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Hi,
Anyone knows the derivation for Newton´s formula F = ma ?
Any help is importante for me.
Thanks
Anyone knows the derivation for Newton´s formula F = ma ?
Any help is importante for me.
Thanks
Hi,
Anyone knows the derivation for Newton´s formula F = ma ?
Any help is important for me.
Thanks
Unfortunately, I didn't like it, but I am still replying anyway.If u liked it then please reply.
If F_{1} is the only force acting on the body, and it is non-zero, then the body will experience acceleration no matter how large its mass is. How can the force "not be enough to accelerate the body"?See, if a force of f1 acts on a body of mass m then the body starts accelerating and when the mass of the body is increased then the force of f1 is not enough to accelerate the body.
So we can say that force is proportional to mass.
Dependent on and proportional to are very different things. In the rudimentary "examples" that you gave, without experimental values, we can only conclude that a depends on F - our law of motion could very well be F = ma^{2} - this will still give a different a when F is varied.So we can say that force is proportional to acceleration.
Hi,
Anyone knows the derivation for Newton´s formula F = ma ?
Any help is importante for me.
Thanks
His axiom was:
The alteration of motion is ever proportional to the motive force impressed; and is made in the direction of the right line in which that force is impressed.
This should be taken together with the definition:
"The quantity of motion is the measure of the same, arising from the velocity and quantity of matter conjunctly."
In formula: F = dp/dt = d(mv)/dt
Assuming that m = constant, we then obtain F = m a.
An axiom is a "self-evident truth". In this case, probably it was based on experience (experiments).
Quite so - perhaps an elaboration is useful. I'd do this as follows: test for different masses what acceleration is required to achieve the same extension and thus, by common definition, the same "power to influence" (force). You will find that to very good approximation, F ~ m a. This may also reveal Hooke's law, but it doesn't depend on it.Suppose you take a spring which has an extension say l, then the spring would pull any object attached to it with a constant force say F. When you'll perform this experiment for different objects of different mass, you'll notice that the product m*a is always constant. And there you have it, what is important is m*a.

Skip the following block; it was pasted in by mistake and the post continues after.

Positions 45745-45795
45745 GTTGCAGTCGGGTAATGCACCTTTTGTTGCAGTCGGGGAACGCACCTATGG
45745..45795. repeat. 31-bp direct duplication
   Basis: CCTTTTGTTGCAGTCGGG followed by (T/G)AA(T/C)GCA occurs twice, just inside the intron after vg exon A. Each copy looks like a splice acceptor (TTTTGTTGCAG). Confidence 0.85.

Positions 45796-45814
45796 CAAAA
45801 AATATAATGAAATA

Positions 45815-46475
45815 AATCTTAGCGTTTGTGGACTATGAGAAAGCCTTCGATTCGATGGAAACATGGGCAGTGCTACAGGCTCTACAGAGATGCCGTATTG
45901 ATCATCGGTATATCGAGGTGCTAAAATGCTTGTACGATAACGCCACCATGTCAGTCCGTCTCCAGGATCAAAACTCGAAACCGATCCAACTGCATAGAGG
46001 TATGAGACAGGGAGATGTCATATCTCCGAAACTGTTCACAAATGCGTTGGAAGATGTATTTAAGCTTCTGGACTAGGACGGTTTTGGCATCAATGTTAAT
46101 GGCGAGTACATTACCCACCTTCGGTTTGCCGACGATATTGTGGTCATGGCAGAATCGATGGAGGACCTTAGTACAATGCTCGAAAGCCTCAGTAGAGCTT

Not really: a variation of the test above with for example two springs in parallel reveals that F ~ d(mv)/dt. Thus when Newton called this an axiom or a law, he was more precise than when he included part of it in his definitions: he was not free to define it according to his wishes.Now as far definition of force is concerned, remember its a definition and it could be any Bijective function of m*a.
eg. you define Force to be g(m*a) = F. where F is the force and g is a bijective function. you can take any bijective function g and you'll able to describe the universe as beautifully as with F=m*a. All the laws involving "Force" would work as fine as with Newton's definition.
Now the simplest form g can take is g(x)=x i.e. F=ma.
And that is precisely Newton's definition of force.
Thanks.
Nabeshin's answer is the most correct and informative.